Red Tide FAQs
Do you have questions about red tide and whether it might affect your Florida vacation? We have answers, and helpful links to additional resources on red tide.
What is red tide?
Red tide is a higher-than-normal concentration of a microscopic alga (plant-like organism). In Florida and the Gulf of Mexico, the species that causes most red tide is Karenia brevis, often abbreviated as K. brevis. You may hear it referred to as red tide, red tides, or a red tide bloom.
When is red tide present at Florida beaches?
Red tide is more common in the warmer summer and fall months, but it can occur at other times of year.
It's important to know that red tide is sporadic, not ever-present. In other words, there's a very good chance you won't have to worry about red tide during your beach vacation in St. Pete/Clearwater, Florida.
If there is red tide at one beach in St. Pete/Clearwater, does that mean all area beaches will be affected?
Not necessarily. Due to variations in wind and currents, red tide may be present at some area beaches and not at others, or the intensity may vary.
How can I find out if specific beaches are affected by red tide in St. Pete/Clearwater?
You can check our Beach Updates & Conditions page. If red tide is present in any significant way, details on area beaches will be posted there.
You can also check the Pinellas County red tide information page.
Florida Fish & Wildlife Conservation Commission has a red tide status page. You can also call 866-300-9399 (from within Florida) or 727-502-4956 (from outside Florida) to hear a recording about red tide conditions throughout Florida.
What happens when red tide is present?
If red tide is present, there may be fish kill on area beaches. There may be an odor that is unpleasant, and some people may experience respiratory irritation.
Will I experience respiratory irritation when there is red tide in Florida?
Some people experience respiratory irritation (coughing, sneezing, tearing and an itchy throat) when the red tide organism, Karenia brevis, is present and winds blow onshore. Offshore winds usually keep respiratory effects experienced by those on the shore to a minimum. The Florida Department of Health advises people with severe or chronic respiratory conditions, such as emphysema or asthma, to avoid red tide areas.
Find more information forecasting respiratory irritation here. This experimental tool tries to predict where the air may cause irritation based on wind and ocean current forecasts.
Is it safe to swim when there is red tide in Florida?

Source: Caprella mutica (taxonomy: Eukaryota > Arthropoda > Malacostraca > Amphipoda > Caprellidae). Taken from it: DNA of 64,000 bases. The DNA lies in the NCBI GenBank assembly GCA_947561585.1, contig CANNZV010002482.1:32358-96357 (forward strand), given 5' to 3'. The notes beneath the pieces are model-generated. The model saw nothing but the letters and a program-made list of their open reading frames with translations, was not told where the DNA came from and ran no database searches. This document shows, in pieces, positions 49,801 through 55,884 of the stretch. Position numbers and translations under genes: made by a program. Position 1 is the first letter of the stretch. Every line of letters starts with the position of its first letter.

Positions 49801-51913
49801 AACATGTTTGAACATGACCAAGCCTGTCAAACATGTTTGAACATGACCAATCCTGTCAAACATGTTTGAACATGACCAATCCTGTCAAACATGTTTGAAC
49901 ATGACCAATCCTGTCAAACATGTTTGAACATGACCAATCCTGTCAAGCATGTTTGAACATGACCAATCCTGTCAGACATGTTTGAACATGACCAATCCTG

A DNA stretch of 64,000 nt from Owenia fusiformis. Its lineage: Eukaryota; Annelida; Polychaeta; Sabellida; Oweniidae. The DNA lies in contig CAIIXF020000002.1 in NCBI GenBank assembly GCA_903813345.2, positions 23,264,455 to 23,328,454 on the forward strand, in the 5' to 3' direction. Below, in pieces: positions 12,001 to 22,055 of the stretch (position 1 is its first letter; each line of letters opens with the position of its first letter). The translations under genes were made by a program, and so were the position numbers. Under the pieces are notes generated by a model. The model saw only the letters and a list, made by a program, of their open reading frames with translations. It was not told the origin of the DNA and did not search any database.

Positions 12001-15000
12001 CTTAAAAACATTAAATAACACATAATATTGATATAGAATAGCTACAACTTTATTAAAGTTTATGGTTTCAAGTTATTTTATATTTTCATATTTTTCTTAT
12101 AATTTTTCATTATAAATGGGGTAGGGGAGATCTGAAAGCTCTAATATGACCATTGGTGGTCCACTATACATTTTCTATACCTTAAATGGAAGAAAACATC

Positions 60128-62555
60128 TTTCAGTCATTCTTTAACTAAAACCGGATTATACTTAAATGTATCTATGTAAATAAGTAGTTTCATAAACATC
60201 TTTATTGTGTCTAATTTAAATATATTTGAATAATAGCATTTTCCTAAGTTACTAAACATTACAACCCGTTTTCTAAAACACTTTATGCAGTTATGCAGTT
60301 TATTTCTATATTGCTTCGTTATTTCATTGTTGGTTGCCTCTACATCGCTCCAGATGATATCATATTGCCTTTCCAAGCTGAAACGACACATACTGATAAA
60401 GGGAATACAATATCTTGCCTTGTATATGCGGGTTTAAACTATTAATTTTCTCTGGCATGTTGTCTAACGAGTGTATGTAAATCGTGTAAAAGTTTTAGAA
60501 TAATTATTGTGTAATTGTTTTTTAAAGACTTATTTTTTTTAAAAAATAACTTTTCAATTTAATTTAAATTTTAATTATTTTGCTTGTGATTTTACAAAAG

Swimming is safe for most people. However, red tide can cause some people to suffer skin or eye irritation. People with respiratory illness may also experience respiratory irritation in the water. Use common sense. If you are particularly susceptible to skin irritation or respiratory illness, avoid an area with a red tide bloom. If you experience irritation, get out of the water and thoroughly wash off.
Is it OK to eat shellfish at a restaurant or purchase shellfish from a seafood market when there is red tide?
Store-bought and restaurant-served shellfish are safe to eat during a bloom because the shellfish are monitored by the government for safety. Commercially available shellfish are often not locally harvested and, if harvested locally, are tested for red tide toxins before they are sold.
Is red tide a new phenomenon?
No, red tides were documented in the southern Gulf of Mexico as far back as the 1700s and along Florida's Gulf coast in the 1840s.
How long does red tide last?
Red tides can last as little as a few weeks or longer than a year. They can even subside and then reoccur. The duration of a bloom in nearshore Florida waters depends on physical and biological conditions that influence its growth and persistence, including sunlight, nutrients and salinity, as well as the speed and direction of wind and water currents.
Does red tide occur anywhere else?
Yes, many algae species cause red tides all over the world. However, the organism that causes Florida's red tide, Karenia brevis, is found almost exclusively in the Gulf of Mexico and occurs from Mexico to Florida. K. brevis can be transported around the Gulf of Mexico as coastal waters move with winds and currents. Some red tides have even been carried by the Gulf Stream current into the Atlantic Ocean as far north as Delaware.
Where can I get more information about red tide?
For complete information and advisories, please refer to the Florida Fish and Wildlife Conservation Commission's red tide page.